The Engagement of Marielle Clarac was a pick-up from a huge sale on digital manga earlier this month, and I am really glad I picked this one up. I hadn’t really heard anything about the manga or its story or reception, only saw it appear when I was searching for manga that were on sale. It’s cover and plot description seemed appealing considering the other kinds of manga I usually read, so I immediately added it to my list. After spending way too much during that sale, I went to work reading through what I bought. I wasn’t expecting too much from this manga, and kind of thought it might be something like Emma or other Victorian-era historical romances where the characters are very prim and proper, but I was very surprised. I wound up falling in love with the characters and the story, and now I can’t wait for more to be released. It’s a shame that there’s only one volume out so far.
The story follows the plain and unassuming daughter of a small noble family, Marielle Clarac. Always on the outside looking in, she is seldom noticed at parties, but that’s just how she likes it. When the dashing and famous Simeon, head of the royal guard and heir to an earldom, comes to request her hand in marriage, she can’t quite believe he would choose her over every other woman who wishes to be his wife. But Marielle also holds a secret, she is the author of some popular romance novels and loves getting ideas from the people and events around her. Can she keep this a secret from Simeon? Or will her engagement be over when he finds out?
The original story was written by author Haruka Momo and the manga adaptation was given to a fairly new artist, Alaskapan, to draw. I don’t believe they’ve done any other major series besides this one, but I found that I really enjoyed how they set up and drew the manga, especially when it came to the characters. I love how they drew the main characters and all of the fashion within the volume. It’s not as detailed as say something out of a Kaoru Mori manga, but I think the light touch on the details is fine for this series. It leaves the manga with a less serious feel, which fits with the plot and characters. Alaskapan definitely injects a few moments of detail into the manga though, and I appreciated her focus on the clothing and uniforms the characters were wearing throughout. I especially liked the military uniforms.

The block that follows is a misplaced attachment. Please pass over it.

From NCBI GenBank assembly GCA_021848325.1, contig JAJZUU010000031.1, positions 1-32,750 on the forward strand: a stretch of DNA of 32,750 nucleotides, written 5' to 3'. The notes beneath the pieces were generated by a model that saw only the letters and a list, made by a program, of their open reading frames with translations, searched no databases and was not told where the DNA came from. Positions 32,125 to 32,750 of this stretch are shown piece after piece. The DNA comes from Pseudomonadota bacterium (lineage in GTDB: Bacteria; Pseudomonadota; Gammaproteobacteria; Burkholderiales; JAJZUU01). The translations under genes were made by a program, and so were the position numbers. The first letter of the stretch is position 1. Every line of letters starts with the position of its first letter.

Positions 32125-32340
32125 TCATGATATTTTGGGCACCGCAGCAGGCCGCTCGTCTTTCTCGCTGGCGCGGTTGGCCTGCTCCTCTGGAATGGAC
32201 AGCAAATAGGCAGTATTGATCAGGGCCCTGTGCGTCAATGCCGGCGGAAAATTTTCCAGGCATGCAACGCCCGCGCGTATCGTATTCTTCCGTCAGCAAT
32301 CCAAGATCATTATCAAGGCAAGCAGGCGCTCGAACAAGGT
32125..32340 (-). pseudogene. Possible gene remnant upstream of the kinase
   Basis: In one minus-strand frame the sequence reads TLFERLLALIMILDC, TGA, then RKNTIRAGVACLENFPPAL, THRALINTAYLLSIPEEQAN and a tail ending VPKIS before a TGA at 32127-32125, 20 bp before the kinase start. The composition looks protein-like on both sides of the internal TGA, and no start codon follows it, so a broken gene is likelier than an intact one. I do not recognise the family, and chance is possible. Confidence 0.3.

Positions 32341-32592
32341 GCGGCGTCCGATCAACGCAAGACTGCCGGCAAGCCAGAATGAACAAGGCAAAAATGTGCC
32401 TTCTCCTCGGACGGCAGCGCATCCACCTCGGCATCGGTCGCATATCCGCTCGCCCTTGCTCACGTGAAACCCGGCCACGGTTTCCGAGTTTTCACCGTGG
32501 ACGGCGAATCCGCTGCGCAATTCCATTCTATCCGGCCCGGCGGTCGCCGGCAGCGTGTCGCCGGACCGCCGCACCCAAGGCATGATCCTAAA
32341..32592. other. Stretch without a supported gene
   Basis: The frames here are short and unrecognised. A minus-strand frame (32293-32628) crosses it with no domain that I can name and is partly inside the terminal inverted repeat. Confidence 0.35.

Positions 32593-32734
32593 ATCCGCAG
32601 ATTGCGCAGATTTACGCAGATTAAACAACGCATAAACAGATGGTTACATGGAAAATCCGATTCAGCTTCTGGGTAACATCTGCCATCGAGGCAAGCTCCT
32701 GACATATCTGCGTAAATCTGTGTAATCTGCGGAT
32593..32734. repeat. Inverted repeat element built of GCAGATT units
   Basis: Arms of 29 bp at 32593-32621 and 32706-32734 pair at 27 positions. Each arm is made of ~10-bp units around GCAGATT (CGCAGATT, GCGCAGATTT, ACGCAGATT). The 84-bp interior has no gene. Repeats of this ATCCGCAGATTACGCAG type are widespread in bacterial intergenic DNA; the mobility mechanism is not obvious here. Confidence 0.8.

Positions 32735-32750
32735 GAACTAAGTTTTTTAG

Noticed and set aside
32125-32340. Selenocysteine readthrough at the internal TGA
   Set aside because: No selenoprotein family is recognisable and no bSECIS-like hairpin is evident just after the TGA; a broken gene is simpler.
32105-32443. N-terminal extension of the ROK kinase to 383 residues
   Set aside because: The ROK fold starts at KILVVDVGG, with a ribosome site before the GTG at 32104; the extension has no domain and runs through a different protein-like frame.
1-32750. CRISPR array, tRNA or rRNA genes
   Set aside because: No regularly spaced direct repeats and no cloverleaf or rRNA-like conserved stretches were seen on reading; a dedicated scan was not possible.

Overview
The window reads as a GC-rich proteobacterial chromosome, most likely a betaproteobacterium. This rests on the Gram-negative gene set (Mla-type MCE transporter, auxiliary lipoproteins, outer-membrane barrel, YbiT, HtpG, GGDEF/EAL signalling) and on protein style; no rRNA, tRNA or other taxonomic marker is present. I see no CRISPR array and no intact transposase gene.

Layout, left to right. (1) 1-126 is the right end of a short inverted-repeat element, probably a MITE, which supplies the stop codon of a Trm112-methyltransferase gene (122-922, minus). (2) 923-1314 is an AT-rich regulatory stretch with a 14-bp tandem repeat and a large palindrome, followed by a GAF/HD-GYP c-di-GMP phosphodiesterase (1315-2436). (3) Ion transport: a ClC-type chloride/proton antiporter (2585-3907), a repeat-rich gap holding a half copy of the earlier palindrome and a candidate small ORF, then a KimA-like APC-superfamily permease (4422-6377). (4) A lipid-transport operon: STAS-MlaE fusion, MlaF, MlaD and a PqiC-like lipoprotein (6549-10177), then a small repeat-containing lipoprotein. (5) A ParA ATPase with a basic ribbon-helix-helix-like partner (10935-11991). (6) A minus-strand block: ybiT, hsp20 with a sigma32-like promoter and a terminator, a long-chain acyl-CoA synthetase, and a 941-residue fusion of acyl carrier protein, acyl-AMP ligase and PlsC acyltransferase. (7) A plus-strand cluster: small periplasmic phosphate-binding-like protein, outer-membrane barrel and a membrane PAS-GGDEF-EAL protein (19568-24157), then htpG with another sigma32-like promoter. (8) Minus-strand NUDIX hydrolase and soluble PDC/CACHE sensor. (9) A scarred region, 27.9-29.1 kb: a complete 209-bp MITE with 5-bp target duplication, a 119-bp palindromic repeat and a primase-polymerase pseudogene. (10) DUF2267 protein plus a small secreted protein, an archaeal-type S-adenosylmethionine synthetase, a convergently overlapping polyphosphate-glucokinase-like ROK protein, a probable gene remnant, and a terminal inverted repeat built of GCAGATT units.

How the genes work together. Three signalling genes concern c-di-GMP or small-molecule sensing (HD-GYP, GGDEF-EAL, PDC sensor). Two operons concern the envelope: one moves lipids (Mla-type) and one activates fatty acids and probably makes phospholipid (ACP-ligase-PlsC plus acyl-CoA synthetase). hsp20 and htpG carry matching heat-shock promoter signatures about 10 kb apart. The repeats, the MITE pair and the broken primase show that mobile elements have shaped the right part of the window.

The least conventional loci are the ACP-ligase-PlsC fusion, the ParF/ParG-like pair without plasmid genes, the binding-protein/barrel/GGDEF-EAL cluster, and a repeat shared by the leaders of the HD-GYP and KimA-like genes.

What I think I loved the most about Alaskapan’s art style was their ability to draw expressions and convey emotion through the character’s faces and body language. I found myself coming to love the cute faces that Marielle makes throughout the volume. She tries so hard to not stand out too much especially at parties, but on the inside she is just brimming with excitement. Her passion over writing and hearing gossip that she can add to her novels spills over into her facial expressions and because of this, she quickly earned my love.
Simeon, as well, was given pretty great expressions even though he is billed as this stoic person devoted to the Prince and serious about his job. I think the contrast between this and his love from Marielle just makes it all the more rewarding when we get a blush or a softer expression out of him. The side characters are given quite a bit of attention as well, and I found I really enjoyed seeing how her father reacted throughout the volume to her insistence on continuing her writing. Alaskapan’s art really put a comedic spin on this historical romance, and turned it up a notch.